Jo Johnson resigned as transport minister and invited the public to tell the truth about Brexit.
The deputy, who is the brother of Boris Johnson, said that the withdrawal agreement negotiated with the European Union "will be a terrible mistake".
Claiming Britain was "on the edge of the biggest crisis" since World War II, he said that what was on offer was not "something like what was promised".
Downing Street thanked him for his work but ruled out another referendum.
Jo Johnson voted to stay in the EU in the 2016 referendum, while his brother Boris, who left the foreign secretary in July, was an important brexiteer.
His brother praised his decision, saying they were "united in dismay" by the Prime Minister's negotiation negotiations.
Cabinet ministers were invited this week to read the draft agreement on UK withdrawal with the EU. Theresa May stated that the withdrawal agreement was 95%, but there is still no agreement on how to ensure the absence of hard borders in Northern Ireland.
On Friday, the DUP, whose support Theresa May relies on votes in the House of Commons, has stated that she can not support any agreement that includes the possibility that Northern Ireland will be treated differently from the rest of the United Kingdom.
Mr. Johnson, a deputy from Orpington in Kent, said that the final choice was:
- an agreement that would leave the United Kingdom "economically weakened without saying in the EU rules it must follow", or
- a "no-deal Brexit" that "inflicts non-quantified damage to our nation".
He described this as "a failure of British politics not seen by the Suez crisis", but said that even a Brexit without agreement "could be better than the endless purgatory" proposed by the prime minister.
But in a warning to his brother and his fellow Brexiteers, he added: "To inflict such serious economic and political damage on the country will leave an indelible impression of incompetence in the public mind".
The "democratic thing to do is give the public the last word," he said.
Analysis of BBC political director Laura Kuenssberg
For some time, Jo Johnson has struggled with the evolving reality of Brexit.
A respected and respected member of the government decided that what was promised to the people during the referendum campaign is now so different from what is on the table that the government has left.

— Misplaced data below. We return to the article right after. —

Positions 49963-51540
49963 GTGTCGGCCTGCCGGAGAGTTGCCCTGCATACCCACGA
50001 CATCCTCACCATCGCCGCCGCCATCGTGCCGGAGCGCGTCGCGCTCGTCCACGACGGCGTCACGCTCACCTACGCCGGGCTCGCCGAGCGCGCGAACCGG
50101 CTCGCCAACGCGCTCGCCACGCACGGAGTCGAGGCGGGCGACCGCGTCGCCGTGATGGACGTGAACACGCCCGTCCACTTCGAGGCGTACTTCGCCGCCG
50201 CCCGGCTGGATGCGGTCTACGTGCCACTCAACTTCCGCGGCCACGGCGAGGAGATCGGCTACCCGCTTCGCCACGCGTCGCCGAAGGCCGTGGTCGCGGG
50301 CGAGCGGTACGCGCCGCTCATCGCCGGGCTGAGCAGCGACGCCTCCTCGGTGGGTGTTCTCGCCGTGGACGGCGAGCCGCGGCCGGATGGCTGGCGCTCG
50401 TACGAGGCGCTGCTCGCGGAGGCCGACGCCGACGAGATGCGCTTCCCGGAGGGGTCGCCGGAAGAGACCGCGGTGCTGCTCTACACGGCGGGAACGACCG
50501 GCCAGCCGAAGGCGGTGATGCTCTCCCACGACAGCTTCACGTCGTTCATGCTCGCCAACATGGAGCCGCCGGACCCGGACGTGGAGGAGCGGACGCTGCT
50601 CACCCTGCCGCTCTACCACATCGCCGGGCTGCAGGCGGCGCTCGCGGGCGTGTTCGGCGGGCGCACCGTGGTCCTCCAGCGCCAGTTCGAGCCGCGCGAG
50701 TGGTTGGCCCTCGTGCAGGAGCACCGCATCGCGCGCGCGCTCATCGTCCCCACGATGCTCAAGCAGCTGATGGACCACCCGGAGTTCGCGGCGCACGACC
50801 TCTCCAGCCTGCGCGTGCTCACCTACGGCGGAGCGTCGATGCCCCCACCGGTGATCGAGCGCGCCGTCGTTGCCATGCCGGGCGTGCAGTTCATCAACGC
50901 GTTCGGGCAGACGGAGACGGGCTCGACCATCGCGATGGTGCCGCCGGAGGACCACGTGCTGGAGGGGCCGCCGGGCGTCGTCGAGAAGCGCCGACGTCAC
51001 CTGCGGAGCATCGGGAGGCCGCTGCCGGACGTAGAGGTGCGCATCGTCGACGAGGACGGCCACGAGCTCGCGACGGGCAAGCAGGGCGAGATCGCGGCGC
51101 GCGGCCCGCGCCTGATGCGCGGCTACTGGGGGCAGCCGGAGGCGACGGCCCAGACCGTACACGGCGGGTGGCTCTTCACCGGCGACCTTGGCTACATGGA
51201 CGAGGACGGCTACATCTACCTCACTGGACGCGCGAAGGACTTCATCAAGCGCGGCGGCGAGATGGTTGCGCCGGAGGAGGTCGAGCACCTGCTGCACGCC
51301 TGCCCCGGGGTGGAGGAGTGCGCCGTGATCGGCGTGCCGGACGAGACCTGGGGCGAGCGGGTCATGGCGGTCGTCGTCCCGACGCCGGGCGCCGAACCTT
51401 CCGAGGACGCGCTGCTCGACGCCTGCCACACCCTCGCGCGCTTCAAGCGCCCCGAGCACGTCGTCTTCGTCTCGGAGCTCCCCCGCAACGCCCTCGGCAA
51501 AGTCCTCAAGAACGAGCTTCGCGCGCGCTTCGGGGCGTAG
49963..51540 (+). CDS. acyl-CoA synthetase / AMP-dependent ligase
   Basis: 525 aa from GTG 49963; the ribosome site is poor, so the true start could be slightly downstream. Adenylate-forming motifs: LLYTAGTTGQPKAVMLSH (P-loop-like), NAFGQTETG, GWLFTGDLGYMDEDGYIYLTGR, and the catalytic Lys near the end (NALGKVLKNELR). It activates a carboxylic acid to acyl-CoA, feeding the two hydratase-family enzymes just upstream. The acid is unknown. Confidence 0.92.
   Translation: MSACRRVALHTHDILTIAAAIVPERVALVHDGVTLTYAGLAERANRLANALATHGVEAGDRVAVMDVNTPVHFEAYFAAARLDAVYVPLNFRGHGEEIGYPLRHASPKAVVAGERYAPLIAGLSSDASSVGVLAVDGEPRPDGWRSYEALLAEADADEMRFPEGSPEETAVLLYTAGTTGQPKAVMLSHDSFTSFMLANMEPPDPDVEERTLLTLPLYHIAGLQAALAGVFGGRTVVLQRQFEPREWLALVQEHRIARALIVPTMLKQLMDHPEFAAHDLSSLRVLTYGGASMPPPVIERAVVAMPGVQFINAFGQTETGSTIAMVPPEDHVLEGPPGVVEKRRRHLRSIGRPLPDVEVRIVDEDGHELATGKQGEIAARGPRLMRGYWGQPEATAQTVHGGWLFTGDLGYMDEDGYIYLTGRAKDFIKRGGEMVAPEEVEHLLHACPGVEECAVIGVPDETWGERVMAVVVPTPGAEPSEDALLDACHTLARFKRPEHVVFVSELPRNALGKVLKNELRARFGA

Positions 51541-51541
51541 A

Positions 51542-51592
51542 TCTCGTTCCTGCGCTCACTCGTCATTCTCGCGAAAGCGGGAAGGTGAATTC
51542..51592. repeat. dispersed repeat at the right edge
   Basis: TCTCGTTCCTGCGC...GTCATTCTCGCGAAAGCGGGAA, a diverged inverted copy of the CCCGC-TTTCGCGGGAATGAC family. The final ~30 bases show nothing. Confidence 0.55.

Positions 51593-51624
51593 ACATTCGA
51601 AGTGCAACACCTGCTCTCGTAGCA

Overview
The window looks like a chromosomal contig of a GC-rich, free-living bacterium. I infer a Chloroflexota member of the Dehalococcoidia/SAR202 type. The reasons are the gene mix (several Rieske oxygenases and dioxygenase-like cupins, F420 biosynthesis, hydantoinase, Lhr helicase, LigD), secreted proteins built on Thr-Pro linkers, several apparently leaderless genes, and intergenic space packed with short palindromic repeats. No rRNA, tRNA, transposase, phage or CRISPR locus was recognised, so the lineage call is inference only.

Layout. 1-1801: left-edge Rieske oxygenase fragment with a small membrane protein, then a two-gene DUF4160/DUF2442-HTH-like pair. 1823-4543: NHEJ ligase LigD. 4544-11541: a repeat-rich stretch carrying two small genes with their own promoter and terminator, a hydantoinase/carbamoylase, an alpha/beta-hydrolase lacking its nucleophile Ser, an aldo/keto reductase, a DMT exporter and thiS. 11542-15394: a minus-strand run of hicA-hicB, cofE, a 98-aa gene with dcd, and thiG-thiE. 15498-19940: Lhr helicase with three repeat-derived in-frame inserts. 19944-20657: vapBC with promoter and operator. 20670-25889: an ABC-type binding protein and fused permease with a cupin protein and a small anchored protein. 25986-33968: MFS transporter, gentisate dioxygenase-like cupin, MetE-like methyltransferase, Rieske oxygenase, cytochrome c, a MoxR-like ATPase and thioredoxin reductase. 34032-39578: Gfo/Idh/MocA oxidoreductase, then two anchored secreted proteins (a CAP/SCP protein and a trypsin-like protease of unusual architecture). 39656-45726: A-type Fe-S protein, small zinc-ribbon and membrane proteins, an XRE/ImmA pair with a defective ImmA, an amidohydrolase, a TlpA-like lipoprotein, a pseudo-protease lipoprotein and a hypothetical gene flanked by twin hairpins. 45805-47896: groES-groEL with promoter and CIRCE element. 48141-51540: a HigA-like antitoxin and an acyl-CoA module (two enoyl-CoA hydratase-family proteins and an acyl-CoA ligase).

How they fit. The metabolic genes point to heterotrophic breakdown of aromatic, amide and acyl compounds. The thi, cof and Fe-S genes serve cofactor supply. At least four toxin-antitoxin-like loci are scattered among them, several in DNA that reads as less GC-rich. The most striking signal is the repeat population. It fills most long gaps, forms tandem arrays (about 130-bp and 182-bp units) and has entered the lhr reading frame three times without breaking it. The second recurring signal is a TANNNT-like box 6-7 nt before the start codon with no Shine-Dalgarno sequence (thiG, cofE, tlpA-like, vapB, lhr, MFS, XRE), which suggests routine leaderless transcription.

He is not the first, nor the best-known minister, to resign for Brexit. But starting right now, just when Theresa May is trying to mend a final deal, could have a serious impact.
Read Laura's complete blog
He added: "It's not about re-doing the 2016 referendum, but asking people if they want to go ahead with Brexit now that we know the agreement that is actually available to us, if we should leave without any agreement or if people in balance they would prefer to keep the agreement we already have in the European Union.
"Britain is on the edge of the biggest crisis since the Second World War. My loyalty to the party is imperfect. I have never rebelled against any problem before now.
"But my duty towards my constituents and our great nation forced me to act".
& # 39; Lost Authority & # 39;
In response, a Downing Street spokesman said: "The 2016 referendum was the biggest democratic exercise in the history of this country and we will not under any circumstances have a second referendum.
"The Prime Minister thanks Jo Johnson for his work in the government".
Mr. Johnson is the sixth minister of Theresa May's government to resign specifically to Brexit, following David Davis, Boris Johnson, Philip Lee, Steve Baker and Guto Bebb.
For the job, the shadowy Brexit minister Jenny Chapman said that Ms. May has "lost all authority and is unable to negotiate a Brexit agreement within her own party, let alone with the EU".
In an interview with the German magazine Der Spiegel, however, he asked if he would stop the Brexit if he had the chance, Jeremy Corbyn replied: "We can not stop it, the referendum took place."
Lib Dem's leader, Sir Vince Cable, whose party supports the demand for a "People & # 39; s Vote" in the final agreement, said: "We warmly welcome Jo Johnson's support for the campaign to give people the last word on the agreement and the chance to leave Brexit.
"This is a fascinating situation in which Jo and his sister are united in opposing their brother Boris and his plans on Brexit".
MP of Brexiteer Tory Andrea Jenkyns tweeted that he did not agree with him on another referendum – but his speech highlighted an unease on both sides of the debate, with the Prime Minister's efforts to secure an agreement.
And conservative pro-conservative Anna Soubry supported her decision and said it was time for another referendum.
David Davis, who left the role of Brexit secretary for Ms. May's Checkers Brexit plan, tweeted: